Hien is nearly three months pregnant. But she has not been very excited, not as much as she was the first time.
“I really don’t want to have a second child, at least not now,” the 35-year-old mother said, asking not to be fully named due to the sensitivity of the topic. Her first child is three years old.
“This is unexpected. I’ve been asking myself if I should get an abortion,” the Ho Chi Minh City native said.
But she is afraid of all the consequences that might come.
Abortion has become much safer and less stressful for women across the world.
To many Vietnamese, it is still very scary, not only because of the social stigma surrounding the issue but also because of the poor quality of medical services available.
Vietnam is having the highest abortion rate in Southeast Asia – 18 cases per 100 live births, according to figures in 2012. This is also among the highest worldwide.
Sex selection, financial hardship, concern for the mother’s life, or a teenage girl not ready to be a mom -- no matter what the reason, many Vietnamese women who terminate their pregnancies say they often have to face harsh judgments about their choices.
Pro-choice activists worldwide have called for anti-abortion critics to stop the war against women and give them the freedom over their own bodies, but a pro-choice debate might not happen anytime soon here.
In a country where families issues are hardly revealed to outsiders, a woman’s abortion still often ends up becoming a whole neighborhood’s affair.
She will be blamed for failing to avoid an unplanned pregnancy, and when she decides to have an abortion, she will be judged morally.
It explains why many women who are determined to have an abortion tend to put themselves into unnecessary risks inside unreliable clinics.
These facilities give a woman the assurance of confidentiality as they rarely ask for her information. Also, they are open to any abortion procedures while public hospitals turn down abortion requests after four months.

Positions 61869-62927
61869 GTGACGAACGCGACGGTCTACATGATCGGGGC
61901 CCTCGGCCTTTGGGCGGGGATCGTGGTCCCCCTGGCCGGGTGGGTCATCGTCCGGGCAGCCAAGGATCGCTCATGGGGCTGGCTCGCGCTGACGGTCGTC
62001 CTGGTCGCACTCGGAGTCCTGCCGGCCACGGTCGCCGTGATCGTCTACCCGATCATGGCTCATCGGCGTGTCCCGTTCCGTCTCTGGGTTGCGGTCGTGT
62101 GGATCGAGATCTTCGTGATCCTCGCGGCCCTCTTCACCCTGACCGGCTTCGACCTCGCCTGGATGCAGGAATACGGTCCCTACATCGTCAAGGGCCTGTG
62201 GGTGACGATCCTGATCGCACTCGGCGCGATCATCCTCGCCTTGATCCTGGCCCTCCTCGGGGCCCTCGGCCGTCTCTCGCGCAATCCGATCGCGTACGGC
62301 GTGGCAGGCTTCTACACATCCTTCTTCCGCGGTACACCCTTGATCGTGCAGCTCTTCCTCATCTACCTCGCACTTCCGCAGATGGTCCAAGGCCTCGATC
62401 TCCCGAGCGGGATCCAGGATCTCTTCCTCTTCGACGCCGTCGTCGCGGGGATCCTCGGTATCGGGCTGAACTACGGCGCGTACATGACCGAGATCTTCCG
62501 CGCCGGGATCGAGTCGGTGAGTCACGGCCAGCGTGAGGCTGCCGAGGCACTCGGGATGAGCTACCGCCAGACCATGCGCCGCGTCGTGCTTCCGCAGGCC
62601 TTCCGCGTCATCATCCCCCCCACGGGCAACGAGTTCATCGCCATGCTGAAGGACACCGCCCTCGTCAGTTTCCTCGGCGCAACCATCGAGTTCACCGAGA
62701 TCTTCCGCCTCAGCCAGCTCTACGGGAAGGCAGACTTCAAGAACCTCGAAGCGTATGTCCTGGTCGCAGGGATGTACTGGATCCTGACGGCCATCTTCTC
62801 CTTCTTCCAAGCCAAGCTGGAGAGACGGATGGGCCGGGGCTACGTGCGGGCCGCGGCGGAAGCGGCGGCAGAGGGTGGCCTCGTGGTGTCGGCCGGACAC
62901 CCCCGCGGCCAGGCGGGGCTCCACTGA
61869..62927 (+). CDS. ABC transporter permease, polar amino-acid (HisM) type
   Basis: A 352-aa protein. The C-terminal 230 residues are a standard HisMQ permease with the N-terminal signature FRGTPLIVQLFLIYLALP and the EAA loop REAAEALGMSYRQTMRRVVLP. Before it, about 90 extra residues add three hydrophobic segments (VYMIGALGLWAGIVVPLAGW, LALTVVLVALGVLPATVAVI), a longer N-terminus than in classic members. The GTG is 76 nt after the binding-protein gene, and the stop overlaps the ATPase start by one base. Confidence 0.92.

Try Googling “pha thai,” which means abortion in Vietnamese, and it will show dozens of sites, mostly in Hanoi and HCMC. These sites even have online consultants who are available to chat with interested clients.
It is always easy to find someone willing to help a women end a pregnancy in Vietnam.
But easiness comes with a price.
Last month a 48-year-old was almost killed at a clinic, in downtown HCMC.
She suffered internal bleeding and uterine perforation after her 17-week-old fetus was torn apart in a botched, unlicensed suction effort.
Doctors at Tu Du Hospital, the country’s leading ob-gyn facility, saved her but had to remove her uterus.
No other choice
Since it was a near-fatal incident and involved one of the country’s biggest health issues, it has received extensive coverage in leading newspapers.
In an interview with Tuoi Tre (Youth) a few days later, Nguyen Ngoc Thong, director of the city’s Reproductive Healthcare Center, said many women “have misconceptions” about fertility and think they cannot conceive after 40 or during perimenopause.
So when they become pregnant, most of them want to end it, but that cannot always be done, he said.
“When their request is turned down by a big public hospital, the women should understand it may endanger their health and they should keep the baby.”
But that’s not the choice accepted by the mentioned woman, who is married with two children and had not planned to have another one.
She went to Tu Du first, and after she was turned down, she went to the clinic on a neighbor’s recommendation.
Vietnam does not have specific regulations against abortion. The national healthcare instructions said if an abortion is needed, it is only recommended at up to 18 weeks of the pregnancy.
Ritsu Nacken, acting representative of the United Nations Population Fund (UNFPA) in Vietnam, said any abortion restrictions would make abortion more dangerous for the women.
“Evidence shows that where abortion is permitted on broad legal grounds, it is generally safe, and where it is highly restricted, it is typically unsafe.”
Nacken also said studies have proved that legal obstructions do not reduce abortions.
Media reports have pointed out that in countries that ban abortion, like South Korea for example, women just go overseas.
Nguyen Thi Bich Hang, director of sexual and reproductive health service provider Marie Stopes Vietnam, said: “Women will always experience unintended pregnancies and there will always be a need for access to quality, safe abortion services.”
The experts suggested that Vietnam’s government should improve sexual and reproductive healthcare and family planning services so its women are no longer caught between the lack of the services and unsafe abortions.
“If quality services are available, women do not need to undergo abortions.”